The Office of the Comptroller of the Currency fined Royal Bank of Canada subsidiary City National Bank $65 million Wednesday over gaps the regulator found in the bank’s risk management and internal controls.
City National, since December 2020, has allegedly violated an OCC guideline that established higher standards for certain large insured banks, in addition to the Bank Secrecy Act, according to the consent order the regulator issued.
The OCC also issued a cease-and-desist order mandating the $93.8 billion-asset bank improve its strategic plan, as well as its compliance risk management related to BSA/anti-money laundering and fair lending, investment management practices and deficiencies in reporting events that pose operational risks.
“To be clear, this was about policy and procedures and did not involve actual money laundering,” Diana Rodriguez, a spokesperson for City National, told Bloomberg. “City National, and our new executive management team, are committed to resolving the matters identified in the OCC’s order as quickly as possible.”
The Los Angeles-based lender hired former Fifth Third Bank CEO Greg Carmichael to become its executive board chair in October. City National then brought on fellow longtime Fifth Third executives Howard Hammond and Chris Doll to serve as CEO and CFO, respectively. Meanwhile, its outgoing CEO, Kelly Coffey, took the reins of the bank’s entertainment banking unit.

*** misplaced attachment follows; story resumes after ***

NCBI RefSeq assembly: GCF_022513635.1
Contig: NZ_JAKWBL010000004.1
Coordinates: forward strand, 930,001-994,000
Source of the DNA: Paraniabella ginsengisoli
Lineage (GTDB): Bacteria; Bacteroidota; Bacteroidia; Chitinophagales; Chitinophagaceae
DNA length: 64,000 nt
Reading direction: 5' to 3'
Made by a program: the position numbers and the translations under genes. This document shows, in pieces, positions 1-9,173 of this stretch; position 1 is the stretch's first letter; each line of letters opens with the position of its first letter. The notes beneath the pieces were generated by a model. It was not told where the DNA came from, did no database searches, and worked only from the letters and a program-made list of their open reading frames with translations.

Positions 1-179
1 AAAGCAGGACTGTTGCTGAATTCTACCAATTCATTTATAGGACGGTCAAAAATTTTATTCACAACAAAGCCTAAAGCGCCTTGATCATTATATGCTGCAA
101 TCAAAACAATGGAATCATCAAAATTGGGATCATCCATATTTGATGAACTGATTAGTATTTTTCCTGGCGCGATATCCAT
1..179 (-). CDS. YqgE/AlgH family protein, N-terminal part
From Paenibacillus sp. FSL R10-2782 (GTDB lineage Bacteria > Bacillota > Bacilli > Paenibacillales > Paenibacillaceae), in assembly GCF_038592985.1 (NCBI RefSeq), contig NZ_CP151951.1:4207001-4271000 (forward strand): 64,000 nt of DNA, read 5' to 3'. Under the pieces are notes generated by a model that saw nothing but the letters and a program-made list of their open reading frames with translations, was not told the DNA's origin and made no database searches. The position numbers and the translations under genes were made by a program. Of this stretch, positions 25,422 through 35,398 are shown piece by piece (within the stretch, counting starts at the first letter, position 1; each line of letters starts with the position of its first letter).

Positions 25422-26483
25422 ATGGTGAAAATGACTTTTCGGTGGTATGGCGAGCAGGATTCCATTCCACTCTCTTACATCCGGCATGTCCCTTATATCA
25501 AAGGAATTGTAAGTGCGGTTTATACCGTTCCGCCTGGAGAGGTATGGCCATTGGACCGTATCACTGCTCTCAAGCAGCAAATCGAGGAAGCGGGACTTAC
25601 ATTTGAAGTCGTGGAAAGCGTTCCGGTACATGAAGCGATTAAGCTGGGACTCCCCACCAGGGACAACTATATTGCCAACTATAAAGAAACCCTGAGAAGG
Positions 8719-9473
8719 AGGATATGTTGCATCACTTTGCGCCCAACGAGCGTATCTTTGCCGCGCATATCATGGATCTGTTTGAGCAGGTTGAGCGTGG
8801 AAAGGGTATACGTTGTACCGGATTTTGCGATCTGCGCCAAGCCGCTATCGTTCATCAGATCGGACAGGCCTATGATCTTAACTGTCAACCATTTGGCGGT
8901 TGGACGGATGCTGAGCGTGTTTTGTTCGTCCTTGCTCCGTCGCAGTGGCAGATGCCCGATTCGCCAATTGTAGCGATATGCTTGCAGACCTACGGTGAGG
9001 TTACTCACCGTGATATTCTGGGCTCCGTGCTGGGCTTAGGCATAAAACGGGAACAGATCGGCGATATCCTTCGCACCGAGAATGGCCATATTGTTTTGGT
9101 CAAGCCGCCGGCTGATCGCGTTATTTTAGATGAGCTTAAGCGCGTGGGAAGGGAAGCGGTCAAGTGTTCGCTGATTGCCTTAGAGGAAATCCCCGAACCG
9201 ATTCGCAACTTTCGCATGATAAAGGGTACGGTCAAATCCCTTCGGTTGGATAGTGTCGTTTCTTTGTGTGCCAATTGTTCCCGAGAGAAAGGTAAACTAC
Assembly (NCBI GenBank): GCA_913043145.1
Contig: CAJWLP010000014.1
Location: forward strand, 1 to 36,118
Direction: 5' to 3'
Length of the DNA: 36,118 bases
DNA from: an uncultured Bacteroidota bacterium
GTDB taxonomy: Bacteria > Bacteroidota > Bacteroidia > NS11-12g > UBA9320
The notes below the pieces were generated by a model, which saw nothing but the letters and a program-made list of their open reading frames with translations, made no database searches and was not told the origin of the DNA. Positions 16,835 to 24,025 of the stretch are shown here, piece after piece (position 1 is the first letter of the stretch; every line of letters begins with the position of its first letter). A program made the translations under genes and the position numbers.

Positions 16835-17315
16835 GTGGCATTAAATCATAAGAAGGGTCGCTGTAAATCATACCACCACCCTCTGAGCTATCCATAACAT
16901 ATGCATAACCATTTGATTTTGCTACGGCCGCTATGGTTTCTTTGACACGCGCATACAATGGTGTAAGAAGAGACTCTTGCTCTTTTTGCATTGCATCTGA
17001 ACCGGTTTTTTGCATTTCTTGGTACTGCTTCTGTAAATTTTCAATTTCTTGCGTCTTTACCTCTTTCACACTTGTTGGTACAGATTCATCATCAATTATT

City National is “not issuing any personnel or leadership changes as a result of this,” Rodriguez told Bloomberg.
"Our focus will continue to be on both strengthening our infrastructure and systems to reflect a bank of our size and business model," the bank said in a statement seen by Bloomberg, Reuters and American Banker.
City National did not admit or deny the OCC’s findings, but the regulator said in announcing the penalty that the bank has pledged to take corrective actions and address the deficiencies "in the interest of cooperation and to avoid additional costs associated with administrative and judicial proceedings."
By all accounts, 2023 was a challenging year for City National. RBC infused the bank with at least $2.95 billion in an effort to boost its capital. Most of the infusion came with RBC purchasing debt securities and unrealized losses from its U.S. subsidiary.
City National began last year by agreeing to pay the Justice Department $31 million over allegations the bank avoided providing mortgage-lending services to majority-Black and Hispanic neighborhoods in Los Angeles County from 2017 to at least 2020.
In May, the bank signed an agreement with the OCC requiring it to take steps to comply with the Gramm-Leach-Bliley Act.